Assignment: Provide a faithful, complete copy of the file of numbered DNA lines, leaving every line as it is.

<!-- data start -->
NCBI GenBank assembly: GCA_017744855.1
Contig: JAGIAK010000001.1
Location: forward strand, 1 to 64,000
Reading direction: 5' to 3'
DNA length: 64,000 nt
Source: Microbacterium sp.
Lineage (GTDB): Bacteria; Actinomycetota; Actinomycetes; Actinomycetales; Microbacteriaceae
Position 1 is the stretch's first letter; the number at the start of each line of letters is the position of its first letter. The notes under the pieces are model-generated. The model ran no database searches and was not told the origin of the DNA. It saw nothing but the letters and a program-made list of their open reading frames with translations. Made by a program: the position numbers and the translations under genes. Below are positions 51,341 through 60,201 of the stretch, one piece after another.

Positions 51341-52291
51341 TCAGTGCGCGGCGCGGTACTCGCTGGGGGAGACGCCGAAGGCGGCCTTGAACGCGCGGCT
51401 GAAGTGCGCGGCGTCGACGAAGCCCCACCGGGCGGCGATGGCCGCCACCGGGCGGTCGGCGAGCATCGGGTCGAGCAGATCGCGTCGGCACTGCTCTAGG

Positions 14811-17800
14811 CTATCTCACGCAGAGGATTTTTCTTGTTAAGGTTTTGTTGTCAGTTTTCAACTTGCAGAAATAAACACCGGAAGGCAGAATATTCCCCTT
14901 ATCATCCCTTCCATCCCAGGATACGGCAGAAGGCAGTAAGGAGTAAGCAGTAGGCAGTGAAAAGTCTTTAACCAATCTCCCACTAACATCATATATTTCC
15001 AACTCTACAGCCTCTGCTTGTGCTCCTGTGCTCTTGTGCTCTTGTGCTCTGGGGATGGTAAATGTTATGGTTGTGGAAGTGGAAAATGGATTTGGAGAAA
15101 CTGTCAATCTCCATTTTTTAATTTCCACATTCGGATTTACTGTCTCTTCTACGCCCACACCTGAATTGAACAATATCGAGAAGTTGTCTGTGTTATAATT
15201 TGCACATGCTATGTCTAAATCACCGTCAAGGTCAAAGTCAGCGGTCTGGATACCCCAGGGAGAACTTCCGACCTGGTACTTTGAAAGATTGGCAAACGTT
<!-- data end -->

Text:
NCBI GenBank assembly: GCA_017744855.1
Contig: JAGIAK010000001.1
Location: forward strand, 1 to 64,000
Reading direction: 5' to 3'
DNA length: 64,000 nt
Source: Microbacterium sp.
Lineage (GTDB): Bacteria; Actinomycetota; Actinomycetes; Actinomycetales; Microbacteriaceae
Position 1 is the stretch's first letter; the number at the start of each line of letters is the position of its first letter. The notes under the pieces are model-generated. The model ran no database searches and was not told the origin of the DNA. It saw nothing but the letters and a program-made list of their open reading frames with translations. Made by a program: the position numbers and the translations under genes. Below are positions 51,341 through 60,201 of the stretch, one piece after another.

Positions 51341-52291
51341 TCAGTGCGCGGCGCGGTACTCGCTGGGGGAGACGCCGAAGGCGGCCTTGAACGCGCGGCT
51401 GAAGTGCGCGGCGTCGACGAAGCCCCACCGGGCGGCGATGGCCGCCACCGGGCGGTCGGCGAGCATCGGGTCGAGCAGATCGCGTCGGCACTGCTCTAGG

Positions 14811-17800
14811 CTATCTCACGCAGAGGATTTTTCTTGTTAAGGTTTTGTTGTCAGTTTTCAACTTGCAGAAATAAACACCGGAAGGCAGAATATTCCCCTT
14901 ATCATCCCTTCCATCCCAGGATACGGCAGAAGGCAGTAAGGAGTAAGCAGTAGGCAGTGAAAAGTCTTTAACCAATCTCCCACTAACATCATATATTTCC
15001 AACTCTACAGCCTCTGCTTGTGCTCCTGTGCTCTTGTGCTCTTGTGCTCTGGGGATGGTAAATGTTATGGTTGTGGAAGTGGAAAATGGATTTGGAGAAA
15101 CTGTCAATCTCCATTTTTTAATTTCCACATTCGGATTTACTGTCTCTTCTACGCCCACACCTGAATTGAACAATATCGAGAAGTTGTCTGTGTTATAATT
15201 TGCACATGCTATGTCTAAATCACCGTCAAGGTCAAAGTCAGCGGTCTGGATACCCCAGGGAGAACTTCCGACCTGGTACTTTGAAAGATTGGCAAACGTT